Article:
Interesting debate going on on The Workhouse.
Literary criticism and whether it is useful when you write yourself. I'm not sure it is. I've seen writers deliberately inserting all sorts of things into writing because they've seen it in the work they've analysed. Thinking it's clever to do so.
Well it may be clever on one level, but does it work in their writing, or does it stick out like the proverbial cliched thumb as 'LOOK!!! I'M BEING CLEVER!!!I'M A CLEVER WRITER!!!
Question for me, from a proponent of such insertion, following our reading of a story called The Lottery by Shirley Jackson, in which she makes great play of the name Delacroix, inserting a few lines to point it up, 'notice me... notice me' stuff:
HIM : I'd bet a lot of money that Delacroix was intentional...otherwise, there's no point to the aside about the pronunciation of the name.
And I have to say, V, you seem to champion litfic while labelling the kinds of things people normally associate with litfic as "good old lit crit." I'm kind of baffled by what you think litfic actually is.
Good question. What DO I think literary fiction is? I slept on it.
ME: I think adademic analysis of literature and Creative Writing are extremely uneasy bedfellows. A divorce is advised.
Having said that, I loved the treasure hunt of finding things in Shakespeare, Milton, Donne, when I was studying. Fantastic. You feel so 'clever' when you 'get' allusions, references, etc.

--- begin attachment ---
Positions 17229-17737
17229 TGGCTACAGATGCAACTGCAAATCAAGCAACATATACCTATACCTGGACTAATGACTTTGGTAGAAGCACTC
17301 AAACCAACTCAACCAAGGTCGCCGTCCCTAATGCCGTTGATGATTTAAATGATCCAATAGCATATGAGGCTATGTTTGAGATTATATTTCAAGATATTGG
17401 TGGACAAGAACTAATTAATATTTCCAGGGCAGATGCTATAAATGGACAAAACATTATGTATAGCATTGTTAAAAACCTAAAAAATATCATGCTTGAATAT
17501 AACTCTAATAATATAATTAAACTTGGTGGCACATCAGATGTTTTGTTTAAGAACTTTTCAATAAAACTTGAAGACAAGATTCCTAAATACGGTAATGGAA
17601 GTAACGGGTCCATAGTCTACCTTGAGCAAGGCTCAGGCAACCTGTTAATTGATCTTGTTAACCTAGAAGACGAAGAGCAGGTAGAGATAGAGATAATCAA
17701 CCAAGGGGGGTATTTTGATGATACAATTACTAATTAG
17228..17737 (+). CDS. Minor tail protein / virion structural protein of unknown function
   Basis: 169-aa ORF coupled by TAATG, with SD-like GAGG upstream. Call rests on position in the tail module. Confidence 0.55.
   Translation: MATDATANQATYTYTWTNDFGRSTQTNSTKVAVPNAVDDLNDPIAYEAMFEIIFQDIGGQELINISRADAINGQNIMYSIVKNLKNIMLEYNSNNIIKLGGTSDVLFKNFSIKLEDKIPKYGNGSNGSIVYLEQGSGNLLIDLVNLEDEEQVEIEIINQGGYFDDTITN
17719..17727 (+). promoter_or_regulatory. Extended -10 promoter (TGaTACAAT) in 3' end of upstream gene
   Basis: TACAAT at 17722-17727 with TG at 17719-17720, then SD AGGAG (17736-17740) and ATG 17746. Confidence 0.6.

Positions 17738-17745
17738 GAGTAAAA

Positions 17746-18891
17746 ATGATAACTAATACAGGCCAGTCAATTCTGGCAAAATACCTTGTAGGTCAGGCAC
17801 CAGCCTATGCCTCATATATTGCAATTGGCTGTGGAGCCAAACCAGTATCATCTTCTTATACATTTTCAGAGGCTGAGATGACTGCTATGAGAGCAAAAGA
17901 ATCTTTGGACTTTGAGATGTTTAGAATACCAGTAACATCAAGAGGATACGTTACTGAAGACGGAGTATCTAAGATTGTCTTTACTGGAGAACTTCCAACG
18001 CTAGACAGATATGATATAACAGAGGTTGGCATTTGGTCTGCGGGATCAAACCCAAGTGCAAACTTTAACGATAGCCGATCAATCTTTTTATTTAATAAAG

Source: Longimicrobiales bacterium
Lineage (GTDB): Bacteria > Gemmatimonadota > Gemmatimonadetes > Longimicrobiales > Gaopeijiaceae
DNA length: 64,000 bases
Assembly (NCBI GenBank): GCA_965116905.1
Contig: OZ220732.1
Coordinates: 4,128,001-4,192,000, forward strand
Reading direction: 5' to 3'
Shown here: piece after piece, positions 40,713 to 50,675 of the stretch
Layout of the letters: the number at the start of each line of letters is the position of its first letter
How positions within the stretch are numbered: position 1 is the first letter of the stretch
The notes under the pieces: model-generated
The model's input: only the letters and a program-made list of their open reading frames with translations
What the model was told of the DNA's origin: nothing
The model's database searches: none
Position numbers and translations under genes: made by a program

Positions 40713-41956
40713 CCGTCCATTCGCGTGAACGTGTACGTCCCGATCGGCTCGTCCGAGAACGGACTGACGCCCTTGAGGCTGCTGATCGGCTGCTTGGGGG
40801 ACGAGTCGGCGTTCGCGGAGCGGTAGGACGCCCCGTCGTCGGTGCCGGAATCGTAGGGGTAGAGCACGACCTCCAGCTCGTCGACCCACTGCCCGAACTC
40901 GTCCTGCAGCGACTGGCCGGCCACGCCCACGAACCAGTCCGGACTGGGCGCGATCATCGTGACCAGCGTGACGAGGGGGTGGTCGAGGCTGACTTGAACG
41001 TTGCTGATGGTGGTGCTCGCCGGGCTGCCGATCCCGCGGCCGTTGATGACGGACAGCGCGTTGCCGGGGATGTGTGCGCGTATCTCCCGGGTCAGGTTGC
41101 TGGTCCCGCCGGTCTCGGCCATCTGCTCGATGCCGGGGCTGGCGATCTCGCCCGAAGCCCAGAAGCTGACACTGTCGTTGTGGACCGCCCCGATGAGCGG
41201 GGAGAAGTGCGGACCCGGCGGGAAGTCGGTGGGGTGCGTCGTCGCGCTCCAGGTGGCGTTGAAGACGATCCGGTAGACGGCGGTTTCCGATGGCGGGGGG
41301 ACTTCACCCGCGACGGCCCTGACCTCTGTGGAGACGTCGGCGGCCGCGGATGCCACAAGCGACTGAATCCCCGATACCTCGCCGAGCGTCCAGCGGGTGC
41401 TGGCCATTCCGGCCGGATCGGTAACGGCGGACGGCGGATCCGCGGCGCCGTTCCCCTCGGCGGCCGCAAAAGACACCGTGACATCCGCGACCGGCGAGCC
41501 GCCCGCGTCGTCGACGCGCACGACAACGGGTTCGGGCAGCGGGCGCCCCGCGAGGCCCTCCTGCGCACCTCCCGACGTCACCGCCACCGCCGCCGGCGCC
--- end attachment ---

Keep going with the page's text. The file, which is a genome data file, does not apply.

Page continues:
But now, from a writer's perspective I understand that those things probably did not get there consciously, many of them. They came from somewhere other than the top layer of intent. Many, not all. And I also understand from a teacher's perspective that to make a conscious effort to insert things is a sure fire way of killing something free and flowing.
But to answer your question, I have no idea what literary fiction 'is' apart from saying that for this reader, it is work that rises above entertainment while entertaining consummately. There is an element of transcendence in the relationship between the reader and the work, that doesn't exist in genre.
It's easier to say what it is not (for me, again). It is not plot driven, theme free yarns. It is not forgettable. It is most certainly not womaggery. It does not contain cliche-ridden prose, thin stereotypical characters, and does not pander to the market. Although the market sometimes finds it refreshing, I guess, to try to hype it by turning it into mass appeal media often with success too.
(Atonement is a case in point, although the book came in for criticism... cant comment as I haven't read it. I found the film boring.)
Good literary fiction does not explain itself.
For me, an insertion of any explanatory exposition is poor. It jumped out of the page as I read as 'this is not story, this is the writer being patronising.' Although here, it's neatly disguised and most readers wouldn't care. But I do. It's imperfect.
Imperfect. IMPERFECT. It was just that. And had been in The New Yorker, taught in schools, and all that jazz. That doesn't make anything 'perfect'.
We have to strive for something that IS perfect, don't we? Tis a long journey, full of ups and downs and I may never write anything perfect... but I'll keep trying.